The Mac version is not only worse graphically, but also has a few very cumbersome errors:
- the upper menu only has the 3D PRINT (start) option whereas the side menu is completely non-functional
- the printing preferences have no images symbolizing the infill degree, there are only a few mysterious names: “solid”, “loose”, “hollow”, “big hole”, “shell”, “surface”; while the first one may be obvious, there is no way to determine which one is empty, without an infiill. A quick hint: it is neither the “big hole” nor the “hollow”
- during the 3D printing there is no information about the estimated time of completion; you may only see the information at the beginning of the print – then there are no more updates
- there is a problem with commas – by default the program inserts commas – be it for scaling of the model or the printhead height in the printing preferences; unfortunately the software does not recognize them as it only uses… points; which is why when scaling to “0,5” is treated as scaling to 0 and the object just disappears; it gets much worse when the program inadvertently changes the head height settings – then the comma disappears altogether and a height of 122,36 is treated as 122 and the 3D printer begins to print in the air; in order to return to the previous setting the plates needs to be calibrated once again or… you need to switch to the Windows version which allows any such correction on the fly
- using the AUTO PLACEMENT option (automatically arranging prints on the plate) sets the model’s position 2 mm above the build plate and there is no way to start printing as it is out of the build area; every time it has to be lowered by 2 mm, which is quite bothersome and… you are lost anyway if you do not know it.
Irrespective of the above problems with the Mac version, the Up! Mini’s software is one of the strongest aspects of the device.
As I mentioned in the first paragraph, at present Up! Mini is in my opinion the best solution for the home user. The 3D printer has some weaknesses and limitations, but the price and the ease of use fully compensate for them. Up! Mini is suitable for everyone, regardless whether they have worked with 3D printers or not. The only challenge is the initial calibration of the plate – if you manage it, the rest is simple. The appearance and the quality are also quite important. This 3D printer is simply tailored for the individual customer and I will not be surprised if that is exactly how all the 3D printers to be bought off the shelves in electronic supermarkets will be like. Were Up! Mini also equipped with automatic calibration, like “Plus 2”, it would be almost the perfect device.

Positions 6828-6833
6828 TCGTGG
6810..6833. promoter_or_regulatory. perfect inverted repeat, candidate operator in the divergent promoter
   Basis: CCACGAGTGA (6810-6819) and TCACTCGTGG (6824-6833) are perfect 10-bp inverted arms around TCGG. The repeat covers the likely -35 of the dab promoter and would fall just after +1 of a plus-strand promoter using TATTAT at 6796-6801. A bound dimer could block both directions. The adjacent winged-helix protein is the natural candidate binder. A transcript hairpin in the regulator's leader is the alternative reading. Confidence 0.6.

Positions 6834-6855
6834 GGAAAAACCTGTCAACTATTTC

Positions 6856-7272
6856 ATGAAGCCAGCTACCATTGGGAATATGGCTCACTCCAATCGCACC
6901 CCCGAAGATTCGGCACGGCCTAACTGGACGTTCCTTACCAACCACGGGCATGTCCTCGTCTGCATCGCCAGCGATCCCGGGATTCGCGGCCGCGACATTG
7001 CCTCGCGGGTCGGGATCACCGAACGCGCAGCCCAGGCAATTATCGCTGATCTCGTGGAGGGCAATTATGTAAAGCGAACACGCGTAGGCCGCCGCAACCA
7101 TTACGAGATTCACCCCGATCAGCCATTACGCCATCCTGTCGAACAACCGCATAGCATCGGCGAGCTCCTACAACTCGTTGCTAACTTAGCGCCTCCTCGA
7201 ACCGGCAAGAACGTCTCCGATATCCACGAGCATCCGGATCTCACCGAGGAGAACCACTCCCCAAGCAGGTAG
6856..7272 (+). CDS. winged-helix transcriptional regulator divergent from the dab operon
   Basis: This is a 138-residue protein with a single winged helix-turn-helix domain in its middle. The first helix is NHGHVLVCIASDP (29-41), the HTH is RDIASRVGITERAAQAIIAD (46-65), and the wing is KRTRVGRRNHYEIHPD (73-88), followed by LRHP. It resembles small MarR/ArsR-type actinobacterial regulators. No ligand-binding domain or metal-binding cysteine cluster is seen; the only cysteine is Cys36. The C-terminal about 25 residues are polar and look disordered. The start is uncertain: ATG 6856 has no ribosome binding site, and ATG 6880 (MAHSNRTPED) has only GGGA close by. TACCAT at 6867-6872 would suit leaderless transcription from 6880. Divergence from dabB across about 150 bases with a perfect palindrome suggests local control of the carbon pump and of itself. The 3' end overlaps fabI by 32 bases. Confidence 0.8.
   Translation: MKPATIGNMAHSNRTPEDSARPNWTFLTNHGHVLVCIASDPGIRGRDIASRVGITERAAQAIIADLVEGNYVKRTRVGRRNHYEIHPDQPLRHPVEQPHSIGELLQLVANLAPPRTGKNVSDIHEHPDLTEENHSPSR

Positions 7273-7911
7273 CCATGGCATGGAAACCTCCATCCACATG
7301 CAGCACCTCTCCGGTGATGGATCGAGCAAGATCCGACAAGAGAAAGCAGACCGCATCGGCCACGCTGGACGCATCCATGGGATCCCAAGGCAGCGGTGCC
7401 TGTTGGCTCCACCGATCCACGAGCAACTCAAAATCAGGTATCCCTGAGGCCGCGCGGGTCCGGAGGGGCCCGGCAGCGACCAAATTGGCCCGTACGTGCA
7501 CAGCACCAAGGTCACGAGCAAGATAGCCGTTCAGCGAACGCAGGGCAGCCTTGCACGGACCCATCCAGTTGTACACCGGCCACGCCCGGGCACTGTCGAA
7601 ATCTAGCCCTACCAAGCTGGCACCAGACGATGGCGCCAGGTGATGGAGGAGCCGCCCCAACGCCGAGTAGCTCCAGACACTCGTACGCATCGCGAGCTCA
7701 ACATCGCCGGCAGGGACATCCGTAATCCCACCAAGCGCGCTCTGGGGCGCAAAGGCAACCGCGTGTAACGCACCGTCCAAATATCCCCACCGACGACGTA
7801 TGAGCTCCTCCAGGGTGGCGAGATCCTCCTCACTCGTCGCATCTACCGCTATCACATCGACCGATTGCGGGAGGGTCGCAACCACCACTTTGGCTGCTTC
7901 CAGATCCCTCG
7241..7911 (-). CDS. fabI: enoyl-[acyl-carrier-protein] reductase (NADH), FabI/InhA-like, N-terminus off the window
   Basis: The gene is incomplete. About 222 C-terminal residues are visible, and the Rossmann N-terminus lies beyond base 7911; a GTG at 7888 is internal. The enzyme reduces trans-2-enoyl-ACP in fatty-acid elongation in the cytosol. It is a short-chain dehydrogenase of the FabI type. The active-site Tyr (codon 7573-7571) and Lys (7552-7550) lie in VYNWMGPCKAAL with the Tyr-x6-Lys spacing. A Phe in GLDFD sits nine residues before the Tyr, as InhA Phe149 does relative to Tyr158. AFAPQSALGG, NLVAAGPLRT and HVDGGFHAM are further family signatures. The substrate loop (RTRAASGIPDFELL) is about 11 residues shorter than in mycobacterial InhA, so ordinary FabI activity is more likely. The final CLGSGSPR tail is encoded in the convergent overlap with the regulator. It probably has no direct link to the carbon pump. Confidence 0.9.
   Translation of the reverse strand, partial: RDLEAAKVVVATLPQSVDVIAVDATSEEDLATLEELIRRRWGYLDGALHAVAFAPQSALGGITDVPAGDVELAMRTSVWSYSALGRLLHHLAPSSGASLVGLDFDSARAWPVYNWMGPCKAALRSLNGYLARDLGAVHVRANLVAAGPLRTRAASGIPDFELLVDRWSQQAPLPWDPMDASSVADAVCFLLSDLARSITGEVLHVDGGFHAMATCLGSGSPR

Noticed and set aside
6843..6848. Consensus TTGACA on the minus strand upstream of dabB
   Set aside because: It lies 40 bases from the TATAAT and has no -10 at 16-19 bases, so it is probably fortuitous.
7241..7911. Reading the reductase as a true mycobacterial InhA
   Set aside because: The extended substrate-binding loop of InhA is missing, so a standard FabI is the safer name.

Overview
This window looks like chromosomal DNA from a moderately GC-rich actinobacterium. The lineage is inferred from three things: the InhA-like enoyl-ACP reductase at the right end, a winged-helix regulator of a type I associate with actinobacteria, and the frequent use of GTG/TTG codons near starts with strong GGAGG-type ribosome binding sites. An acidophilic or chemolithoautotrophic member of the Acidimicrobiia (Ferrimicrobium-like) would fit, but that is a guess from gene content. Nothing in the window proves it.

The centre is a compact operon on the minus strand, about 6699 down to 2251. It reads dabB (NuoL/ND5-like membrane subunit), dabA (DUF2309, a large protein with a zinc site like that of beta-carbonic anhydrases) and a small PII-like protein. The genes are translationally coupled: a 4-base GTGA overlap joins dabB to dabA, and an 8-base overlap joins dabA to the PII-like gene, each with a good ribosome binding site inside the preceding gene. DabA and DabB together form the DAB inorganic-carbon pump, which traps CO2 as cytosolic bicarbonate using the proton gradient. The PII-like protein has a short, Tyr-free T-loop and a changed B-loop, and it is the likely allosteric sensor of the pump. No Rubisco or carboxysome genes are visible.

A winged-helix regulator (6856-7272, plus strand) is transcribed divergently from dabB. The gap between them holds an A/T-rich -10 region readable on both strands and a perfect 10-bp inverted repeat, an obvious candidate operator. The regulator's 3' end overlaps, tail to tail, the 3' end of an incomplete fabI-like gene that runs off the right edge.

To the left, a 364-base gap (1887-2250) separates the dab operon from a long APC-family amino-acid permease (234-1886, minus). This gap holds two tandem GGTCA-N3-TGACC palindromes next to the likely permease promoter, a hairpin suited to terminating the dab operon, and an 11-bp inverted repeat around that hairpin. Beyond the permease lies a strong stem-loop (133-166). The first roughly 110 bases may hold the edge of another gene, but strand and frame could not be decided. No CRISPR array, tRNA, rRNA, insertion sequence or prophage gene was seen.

If you consider using Up! Mini for professional purposes, it should also work out, but do not forget about the limitations associated with the very small build volume. It’s a big handicap, but I believe that there are people who find 12 cm in each axis sufficient to print 80-90% of their designs. Up! Mini may prove to be a great “sketchbook” for designers or engineers – a small, desktop device, quietly printing all the various pieces they designed. However, there are plenty of much better machines available on the market. Certainly not at this price, but for most design companies, not to mention bigger industries, the expenditure of a few thousand for a device should not be a problem. In this particular case, the low price of Up! Mini is not that important.
To sum up – a “BIG YES” for home use – “NOT NECESSARILY” for commercial purposes.